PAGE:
forwood: Jefferies are bad news bears, seeing the glass more than half empty. The more well regarded analysts do not agree with that assessment. They say the bad news is already on the price, that CNA is well positioned to get through a prolonged lockdown and emerge stronger than others. Their target prices are much higher. Barclays capital........................ overweight CNA target 50 14 Apr Goldman Sachs........................... neutral CNA target 42 14 Apr UBS..................................... buy CNA target 105 3 Apr Investec, one of the top 3 UK analyst brokers overall and also in the top 3 of energy analysts say: Target price falls to 55p, but they consider the damage is already in the share price and maintain a Buy rating. 21 April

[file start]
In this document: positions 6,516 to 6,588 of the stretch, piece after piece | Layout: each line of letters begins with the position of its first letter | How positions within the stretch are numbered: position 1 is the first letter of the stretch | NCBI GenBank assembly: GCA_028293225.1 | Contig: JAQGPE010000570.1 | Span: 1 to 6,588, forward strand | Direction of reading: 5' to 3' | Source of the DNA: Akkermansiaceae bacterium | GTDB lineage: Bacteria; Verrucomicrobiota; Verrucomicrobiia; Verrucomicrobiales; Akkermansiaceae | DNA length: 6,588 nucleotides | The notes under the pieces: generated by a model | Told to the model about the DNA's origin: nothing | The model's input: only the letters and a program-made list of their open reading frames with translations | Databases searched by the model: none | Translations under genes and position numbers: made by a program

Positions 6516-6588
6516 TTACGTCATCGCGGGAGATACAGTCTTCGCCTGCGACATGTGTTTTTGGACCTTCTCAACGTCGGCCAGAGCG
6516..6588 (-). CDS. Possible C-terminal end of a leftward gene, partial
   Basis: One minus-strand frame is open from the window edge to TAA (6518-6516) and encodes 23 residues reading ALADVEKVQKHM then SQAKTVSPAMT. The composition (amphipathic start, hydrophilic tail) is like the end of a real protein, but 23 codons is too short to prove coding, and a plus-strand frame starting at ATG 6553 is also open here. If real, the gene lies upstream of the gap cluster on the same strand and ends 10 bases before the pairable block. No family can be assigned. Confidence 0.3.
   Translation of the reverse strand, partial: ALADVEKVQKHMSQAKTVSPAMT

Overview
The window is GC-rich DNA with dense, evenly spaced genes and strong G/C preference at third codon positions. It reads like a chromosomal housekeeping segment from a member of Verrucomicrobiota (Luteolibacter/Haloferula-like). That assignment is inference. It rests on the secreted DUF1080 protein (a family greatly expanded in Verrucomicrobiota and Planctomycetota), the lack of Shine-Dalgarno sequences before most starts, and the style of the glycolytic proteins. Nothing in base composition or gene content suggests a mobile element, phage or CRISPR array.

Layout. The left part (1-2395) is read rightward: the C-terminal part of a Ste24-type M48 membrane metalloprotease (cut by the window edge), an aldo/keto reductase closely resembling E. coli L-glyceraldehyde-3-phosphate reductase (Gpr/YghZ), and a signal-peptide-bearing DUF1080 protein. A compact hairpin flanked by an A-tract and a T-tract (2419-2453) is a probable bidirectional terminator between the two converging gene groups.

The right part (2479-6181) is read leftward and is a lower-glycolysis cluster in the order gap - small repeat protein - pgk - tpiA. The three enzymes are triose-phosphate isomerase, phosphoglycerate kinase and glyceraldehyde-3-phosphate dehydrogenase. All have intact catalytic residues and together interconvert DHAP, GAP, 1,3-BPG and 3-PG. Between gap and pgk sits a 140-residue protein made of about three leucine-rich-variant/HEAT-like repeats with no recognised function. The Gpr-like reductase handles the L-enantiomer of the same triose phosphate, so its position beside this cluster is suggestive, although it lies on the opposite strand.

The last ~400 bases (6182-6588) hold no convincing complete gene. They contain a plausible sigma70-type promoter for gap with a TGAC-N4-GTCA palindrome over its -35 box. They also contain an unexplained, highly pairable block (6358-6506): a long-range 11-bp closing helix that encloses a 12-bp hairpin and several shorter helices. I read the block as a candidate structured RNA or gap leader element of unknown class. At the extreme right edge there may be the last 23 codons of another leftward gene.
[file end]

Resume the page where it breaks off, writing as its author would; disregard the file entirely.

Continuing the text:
forwood: dd spouting complete nonsense as usual "liquidity may be okay for covering debts but still doubt they have enough cash headroom to cover costs". Jefferies not in the list of respected broker analysts. This didn't get much attention when posted earlier so I'll post again. Top 10: JP Morgan Chases and Co Bank of America Merrill Lynch Credit Suisse Barclays capital......................... overweight CNA target 50 14 Apr Citigroup Goldman Sachs............................ neutral CNA target 42 14 Apr Morgan Stanley AllianceBernstein L.P UBS....................................... buy CNA target 105 3 Apr Nomura Holding Inc That is US centric, though of course all operate over here and we see Goldman and Barclays have both rated CNA a lot higher than Jefferies and HSBC. At http://www.analystawards.com/ the Refinitiv Broker & Analyst awards go a little deeper and for the UK as a whole they name Rank....Firm.............No. of Awards 1.......Numis Securities........11 2.......J.P. Morgan Cazenove....10 3.......Investec Securities......8 In the energy sector name the top 3 analysts are named : Rank, Analyst, Firm 1...Alsford, Michael, Citi Research 2...Thompson, James, J.P. Morgan Cazenove 3...Gallagher, Brian, Investec Securities For what its worth, my broker is Investec. They are not allowed to give me equity research from others but are able to paraphrase it. Investec bank view is: "FY20 looks set to be cataclysmic for Centrica's EPS, and they have cut their Div/share estimate to 3p/share, with the previous 5p/share level not reached until FY24E. Target price falls to 55p, but they consider the damage is already in the share price and maintain a Buy rating."